RBH MC-6AW Configuration and Setup
Based on the numerous glowing reviews of RBH Sound products on this website, it is easy for a casual reader to draw the wrong conclusion that fellow Audioholics are overly enthusiastic about this company’s products. Had it not been for the fact that I’ve heard and marveled over their products first hand, I’d probably turn a sympathetic ear to that concern. The reason I’m saying this is because although I’ve listened to various RBH speakers at different places, I’ve never reviewed a pair nor have I had a pair set up in my reference system. I won’t make you wait for a surprise conclusion at the end of this review. I was extremely impressed with the RBH MC-6AW speakers especially because they are only a small indoor/outdoor two-way system. At first I was mainly thinking of these as patio speakers but read further to see the outcome of the “indoor” possibilities.
Description and Inspection
Well I didn’t take the MC-6AW’s apart and inspect them as I normally do because they are made with molded plastic and sealed for outdoor use. Physically, they appear to be a fairly standard design for an outdoor speaker but upon closer inspection, they are not. They have an aluminum woofer, an aluminum tweeter and a mineral loaded polypropylene box. I typically do not prefer aluminum tweeters but this speaker is changing my mind. The speakers came with one bracket that can only swivel one direction, left and right unless you mount them on their side which I typically wouldn’t recommend. We found out from RBH that if they are placed high up on the wall with the tweeters on the outside it could allow for good dispersion characteristics between the speakers and this would allow them to be angled downwards towards the listening position. There is also a threaded insert in the center on the back of the speaker to attach a different bracket so both directions of movement could be achieved. These speakers must be bracket mounted as they are not meant to stand on their own (although I did it temporarily for reviewing purposes). The manual is very basic and straight forward, showing the user how to install the bracket and set the speakers up for optimal sound. I think it is always good to read the manual even if installation and set up is intuitive because there maybe something the manufacturer wants you to know to optimize the product.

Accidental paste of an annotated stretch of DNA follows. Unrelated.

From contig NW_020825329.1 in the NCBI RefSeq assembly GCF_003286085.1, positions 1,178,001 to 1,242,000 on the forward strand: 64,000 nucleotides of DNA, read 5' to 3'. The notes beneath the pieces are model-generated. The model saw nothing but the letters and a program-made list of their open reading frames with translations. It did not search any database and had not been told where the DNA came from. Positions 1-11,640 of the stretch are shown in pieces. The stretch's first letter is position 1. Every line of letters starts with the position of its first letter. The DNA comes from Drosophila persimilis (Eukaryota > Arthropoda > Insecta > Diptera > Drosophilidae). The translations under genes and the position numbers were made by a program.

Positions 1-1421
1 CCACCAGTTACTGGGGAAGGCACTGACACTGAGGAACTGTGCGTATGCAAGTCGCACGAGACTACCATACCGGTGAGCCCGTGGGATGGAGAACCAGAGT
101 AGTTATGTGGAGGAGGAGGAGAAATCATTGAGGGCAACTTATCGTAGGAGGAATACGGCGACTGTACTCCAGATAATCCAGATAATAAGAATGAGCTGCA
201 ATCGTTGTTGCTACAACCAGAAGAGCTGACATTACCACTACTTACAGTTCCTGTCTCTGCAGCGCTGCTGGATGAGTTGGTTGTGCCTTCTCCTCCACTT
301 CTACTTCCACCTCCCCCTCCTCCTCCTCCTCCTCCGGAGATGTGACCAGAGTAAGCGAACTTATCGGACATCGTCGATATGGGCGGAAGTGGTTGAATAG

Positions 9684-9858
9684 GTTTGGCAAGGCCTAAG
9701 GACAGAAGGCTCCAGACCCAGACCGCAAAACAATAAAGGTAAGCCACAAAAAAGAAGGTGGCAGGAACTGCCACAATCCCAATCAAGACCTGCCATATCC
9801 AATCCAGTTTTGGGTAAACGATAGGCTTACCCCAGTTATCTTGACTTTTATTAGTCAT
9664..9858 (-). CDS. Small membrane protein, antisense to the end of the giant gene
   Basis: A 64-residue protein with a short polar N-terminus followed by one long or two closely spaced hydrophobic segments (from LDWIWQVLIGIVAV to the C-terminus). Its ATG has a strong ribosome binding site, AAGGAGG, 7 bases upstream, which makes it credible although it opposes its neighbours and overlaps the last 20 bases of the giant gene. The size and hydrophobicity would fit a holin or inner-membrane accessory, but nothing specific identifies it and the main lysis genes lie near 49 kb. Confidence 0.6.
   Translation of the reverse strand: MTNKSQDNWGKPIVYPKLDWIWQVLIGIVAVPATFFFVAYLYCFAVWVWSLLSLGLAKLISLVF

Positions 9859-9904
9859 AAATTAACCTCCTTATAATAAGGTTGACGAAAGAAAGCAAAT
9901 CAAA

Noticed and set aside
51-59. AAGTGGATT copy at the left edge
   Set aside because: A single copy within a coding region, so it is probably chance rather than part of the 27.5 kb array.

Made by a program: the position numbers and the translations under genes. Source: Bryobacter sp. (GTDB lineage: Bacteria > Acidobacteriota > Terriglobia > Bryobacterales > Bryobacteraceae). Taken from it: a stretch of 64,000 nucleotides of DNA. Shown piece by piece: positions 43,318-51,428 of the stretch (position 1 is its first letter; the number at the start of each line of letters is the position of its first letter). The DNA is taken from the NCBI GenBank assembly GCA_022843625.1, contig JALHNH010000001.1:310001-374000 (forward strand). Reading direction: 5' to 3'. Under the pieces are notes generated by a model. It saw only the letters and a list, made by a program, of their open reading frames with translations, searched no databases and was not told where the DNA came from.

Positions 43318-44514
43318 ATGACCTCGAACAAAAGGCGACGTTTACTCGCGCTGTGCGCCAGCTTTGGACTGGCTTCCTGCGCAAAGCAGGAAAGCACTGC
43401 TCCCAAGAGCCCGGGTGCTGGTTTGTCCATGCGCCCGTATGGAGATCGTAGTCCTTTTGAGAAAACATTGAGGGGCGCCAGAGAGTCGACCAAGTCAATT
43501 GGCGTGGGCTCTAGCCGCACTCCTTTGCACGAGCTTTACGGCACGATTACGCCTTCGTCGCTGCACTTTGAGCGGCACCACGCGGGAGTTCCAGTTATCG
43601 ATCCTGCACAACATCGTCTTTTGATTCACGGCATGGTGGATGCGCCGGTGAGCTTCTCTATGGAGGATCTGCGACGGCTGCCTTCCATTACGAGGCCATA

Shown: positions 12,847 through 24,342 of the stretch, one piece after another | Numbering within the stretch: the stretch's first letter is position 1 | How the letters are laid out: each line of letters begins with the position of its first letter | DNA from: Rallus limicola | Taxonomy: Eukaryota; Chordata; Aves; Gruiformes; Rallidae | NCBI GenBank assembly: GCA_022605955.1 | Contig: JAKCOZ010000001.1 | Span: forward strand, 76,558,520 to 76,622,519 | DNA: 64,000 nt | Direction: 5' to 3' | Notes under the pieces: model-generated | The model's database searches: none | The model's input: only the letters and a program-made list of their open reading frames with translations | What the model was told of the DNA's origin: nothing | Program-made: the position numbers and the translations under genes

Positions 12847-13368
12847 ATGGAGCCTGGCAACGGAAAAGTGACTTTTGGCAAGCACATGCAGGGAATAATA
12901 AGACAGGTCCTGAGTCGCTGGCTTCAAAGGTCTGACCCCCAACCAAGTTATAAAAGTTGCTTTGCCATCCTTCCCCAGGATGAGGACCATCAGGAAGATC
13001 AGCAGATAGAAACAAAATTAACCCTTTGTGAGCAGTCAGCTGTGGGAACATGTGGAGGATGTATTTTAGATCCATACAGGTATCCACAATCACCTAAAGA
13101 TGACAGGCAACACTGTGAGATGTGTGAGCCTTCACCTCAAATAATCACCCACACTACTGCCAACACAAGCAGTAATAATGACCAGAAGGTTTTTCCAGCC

Configuration and Setup
I set these speakers up two different ways and
conducted a unique listening session for each. The first thing I did was
temporarily put them on stands in my reference system just on the inside and a
bit forward of my reference speakers. Ideally they should have been mounted on
the wall like they were designed for which adds the proper low end gain to the
overall response. I didn’t want to go to the trouble of mounting them in my
reference system for obvious reasons. But I did want to give the MC-6AW’s the
opportunity to perform with my best equipment in a nearly ideal acoustical
environment. Let me reiterate, these speakers are not meant for stands. They
will easily tip over. I set my processor
to “small” with an 80Hz crossover and except for a brief listen in “Direct”
mode I had the subwoofers on during my listening sessions. If these speakers are to be used indoors they
would surely need to have a subwoofer to go with them.
The other setup I did when testing these speakers was to mount them on my patio for outdoor listening. I mounted them near the ceiling and here is where I wished the speakers had a bracket that swiveled up and down so I could point them down slightly. I used my family room equipment which consists of an old Yamaha receiver and Panasonic DVD player. This was quite a step down in component quality compared to my reference system but not bad especially for outdoor purposes. There is no subwoofer on the patio. The installation was quite easy. I have block walls so I just used a couple of Tapcons, put the brackets on and mounted the speakers. The installation was as easy as it sounded. Of course I left out the wiring which is always the hardest part when you want to hide them.